Dutch Version of Controversial Book on Early Islam Released

2 March 2012

 

The Fourth Beast, a book by British historian Tom Holland making controversial claims about the origins and development of Islam, has been released in a Dutch translation, though in advance of the English publication. According to an article in Radio Netherlands Worldwide the book’s potentially controversial claims include: that Islam emerged as a product of interaction in a multicultural and multifaith environment; that the religion is geographically rooted in Jordan rather than Mecca; and that little historical material can provide authoritative evidence about the life and character of Mohammad.

The article does not provide a Muslim perspective on Holland’s claims, rather stating their “shocking” nature. The review does an expert perspective from Petra Sijpesteijn, professor of Arabic language and culture at Leiden University. Sijpesteijn affirms Holland’s claim that Islam’s historical emergence was deeply influenced by Christianity and Islam, as “it says in the Qur’an itself that it’s a continuation of Judaism and Christianity. [Further], Western researchers generally assume that the Qur’an wasn’t written all at once, and Muslim scholars also recognise that Islam developed over the course of the centuries.”. Sijpesteijn disputes Holland’s assertion that there are no reliable records of Mohammad produced during his lifetime and immediately afterwards, as well as his suggestion that Islam did not arise in Mecca.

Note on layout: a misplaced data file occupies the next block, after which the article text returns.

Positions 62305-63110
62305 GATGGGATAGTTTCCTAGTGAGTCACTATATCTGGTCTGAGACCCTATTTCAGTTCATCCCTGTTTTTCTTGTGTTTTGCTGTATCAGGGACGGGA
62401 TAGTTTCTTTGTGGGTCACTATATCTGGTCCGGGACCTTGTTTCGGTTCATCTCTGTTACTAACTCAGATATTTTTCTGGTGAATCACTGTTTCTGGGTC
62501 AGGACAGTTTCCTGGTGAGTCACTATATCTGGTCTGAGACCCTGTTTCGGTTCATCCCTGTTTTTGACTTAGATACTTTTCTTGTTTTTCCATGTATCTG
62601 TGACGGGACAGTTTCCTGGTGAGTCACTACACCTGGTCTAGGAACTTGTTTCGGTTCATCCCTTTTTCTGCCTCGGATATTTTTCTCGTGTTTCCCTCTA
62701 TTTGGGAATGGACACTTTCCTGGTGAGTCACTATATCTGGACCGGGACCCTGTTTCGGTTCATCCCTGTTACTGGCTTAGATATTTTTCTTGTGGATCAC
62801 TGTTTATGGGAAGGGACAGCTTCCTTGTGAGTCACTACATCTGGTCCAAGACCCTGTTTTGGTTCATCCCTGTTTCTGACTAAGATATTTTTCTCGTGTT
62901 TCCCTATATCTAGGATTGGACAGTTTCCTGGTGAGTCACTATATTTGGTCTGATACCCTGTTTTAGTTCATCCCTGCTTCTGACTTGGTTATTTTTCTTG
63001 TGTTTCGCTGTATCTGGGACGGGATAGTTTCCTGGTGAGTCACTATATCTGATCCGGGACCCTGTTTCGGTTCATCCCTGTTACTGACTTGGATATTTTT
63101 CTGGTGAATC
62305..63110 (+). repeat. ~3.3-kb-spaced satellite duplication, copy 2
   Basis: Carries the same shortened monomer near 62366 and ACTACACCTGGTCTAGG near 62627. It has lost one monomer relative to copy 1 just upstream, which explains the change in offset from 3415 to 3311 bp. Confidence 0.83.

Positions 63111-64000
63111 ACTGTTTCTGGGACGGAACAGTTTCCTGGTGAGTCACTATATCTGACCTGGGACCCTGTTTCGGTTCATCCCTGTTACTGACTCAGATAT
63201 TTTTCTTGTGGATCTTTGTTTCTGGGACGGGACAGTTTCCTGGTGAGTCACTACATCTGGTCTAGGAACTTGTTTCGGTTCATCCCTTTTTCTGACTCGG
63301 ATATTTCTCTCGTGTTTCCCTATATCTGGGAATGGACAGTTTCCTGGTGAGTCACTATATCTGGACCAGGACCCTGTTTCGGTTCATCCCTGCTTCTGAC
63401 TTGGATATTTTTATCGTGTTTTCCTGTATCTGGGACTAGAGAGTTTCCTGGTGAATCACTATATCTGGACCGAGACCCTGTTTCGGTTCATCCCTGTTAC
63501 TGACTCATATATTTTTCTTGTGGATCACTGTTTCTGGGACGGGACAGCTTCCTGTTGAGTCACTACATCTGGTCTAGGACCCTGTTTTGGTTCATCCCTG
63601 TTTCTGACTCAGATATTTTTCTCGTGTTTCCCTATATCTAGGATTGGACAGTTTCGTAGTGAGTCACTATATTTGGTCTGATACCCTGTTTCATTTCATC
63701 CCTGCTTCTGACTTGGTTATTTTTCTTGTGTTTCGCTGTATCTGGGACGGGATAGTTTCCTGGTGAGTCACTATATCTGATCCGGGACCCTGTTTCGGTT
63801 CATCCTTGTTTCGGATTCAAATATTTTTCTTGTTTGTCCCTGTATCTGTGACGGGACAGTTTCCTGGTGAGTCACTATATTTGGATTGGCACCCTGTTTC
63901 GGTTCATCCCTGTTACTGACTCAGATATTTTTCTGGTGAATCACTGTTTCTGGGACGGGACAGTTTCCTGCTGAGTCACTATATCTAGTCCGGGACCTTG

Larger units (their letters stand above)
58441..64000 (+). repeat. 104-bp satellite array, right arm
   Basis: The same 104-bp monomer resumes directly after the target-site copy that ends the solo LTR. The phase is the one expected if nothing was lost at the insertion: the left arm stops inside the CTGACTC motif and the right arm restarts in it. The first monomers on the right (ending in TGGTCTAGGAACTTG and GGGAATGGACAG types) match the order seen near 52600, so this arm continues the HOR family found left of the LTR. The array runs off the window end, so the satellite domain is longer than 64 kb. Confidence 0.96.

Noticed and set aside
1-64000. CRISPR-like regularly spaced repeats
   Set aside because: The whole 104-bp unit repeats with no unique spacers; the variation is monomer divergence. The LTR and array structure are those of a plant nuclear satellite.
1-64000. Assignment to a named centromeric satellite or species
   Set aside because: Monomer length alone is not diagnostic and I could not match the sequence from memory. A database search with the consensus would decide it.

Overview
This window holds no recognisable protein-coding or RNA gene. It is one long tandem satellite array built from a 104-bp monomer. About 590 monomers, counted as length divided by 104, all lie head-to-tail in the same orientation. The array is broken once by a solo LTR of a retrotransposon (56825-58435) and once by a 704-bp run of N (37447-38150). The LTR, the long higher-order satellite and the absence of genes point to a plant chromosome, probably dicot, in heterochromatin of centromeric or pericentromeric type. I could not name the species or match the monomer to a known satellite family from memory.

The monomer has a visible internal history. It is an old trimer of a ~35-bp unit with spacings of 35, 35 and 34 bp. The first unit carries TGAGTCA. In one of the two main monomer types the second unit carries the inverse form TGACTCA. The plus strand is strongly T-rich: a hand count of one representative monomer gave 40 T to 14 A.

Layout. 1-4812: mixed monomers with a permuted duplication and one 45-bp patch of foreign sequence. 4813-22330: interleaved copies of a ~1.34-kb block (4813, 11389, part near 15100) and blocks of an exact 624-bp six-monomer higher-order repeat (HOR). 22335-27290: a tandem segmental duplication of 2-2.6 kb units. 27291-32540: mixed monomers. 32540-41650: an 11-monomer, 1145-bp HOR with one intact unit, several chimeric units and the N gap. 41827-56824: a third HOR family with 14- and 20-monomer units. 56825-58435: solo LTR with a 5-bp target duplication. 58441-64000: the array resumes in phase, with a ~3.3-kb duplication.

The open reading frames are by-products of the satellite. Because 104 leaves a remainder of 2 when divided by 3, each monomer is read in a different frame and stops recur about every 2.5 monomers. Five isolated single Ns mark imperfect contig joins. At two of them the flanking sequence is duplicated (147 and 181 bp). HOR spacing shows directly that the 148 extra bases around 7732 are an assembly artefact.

Meal Refunds for Muslim Students at Dutch University Orientation

7 August 2011

 

Muslims participating at an orientation week at Leiden University are able to receive a refund on their meal tickets, as this year’s activities fall during the month of Ramadan. Muslim students who hand back their meal tickets will receive 30 euros back from their 65 euro registration fees. De Telegraaf reports that most universities are not changing their orientation programs to accommodate for Ramadan, though Utrecht University will ensure that obligatory sessions will not run during the evenings, allowing Muslim students to break fast with their families, while in Maastricht halal meat will be available, as in previous years, during the annual barbecue.

 

Dutch Scholar Studies Origins of Islam in Arabic Papyri

November 25 2010

Radio Netherlands Worldwide carries a profile of the work of Petra Slipsteijn, professor of Arabic language and culture at Leiden University. Slijpstein works with papyrus manuscripts which are the only remaining historical source contemporary with the life of Muhammad. Her research suggests that the texts “largely confirm the official Islamic version of events”. The RNW’s profile frames Slijpstein’s work as disproving the assertions of “skeptical scholars” who claim that “Muhammad did not exist and that Islam is a fabrication made up in later centuries”.

Fitna film fails to shock some

Wilders’ anticipated and controversial film ‘Fitna’ did not make as grand as an entry as expected, and hype assumed. While the film is dotted with Quranic verses and violent imagery of terrorist attacks in recent years, some cited the film’s content as highly predictable and nothing new. Maurits Berger, a professor of Islam at Leiden University told the Associated Press it’s a serious of photos, headlines from recent years which we already know. It appears Wilders is also running into some legal problems with the film; a photograph of the rapper Salah Edin was mistakenly used as the photo of Mohammed Bouyeri, the murder of Theo van Gogh. The rapper is consulting his lawyers on legal action. In addition, Danish cartoonist Kurt Westergaard is suing Mr. Wilders, alleging he infringed copyright by using a cartoon of his without permission.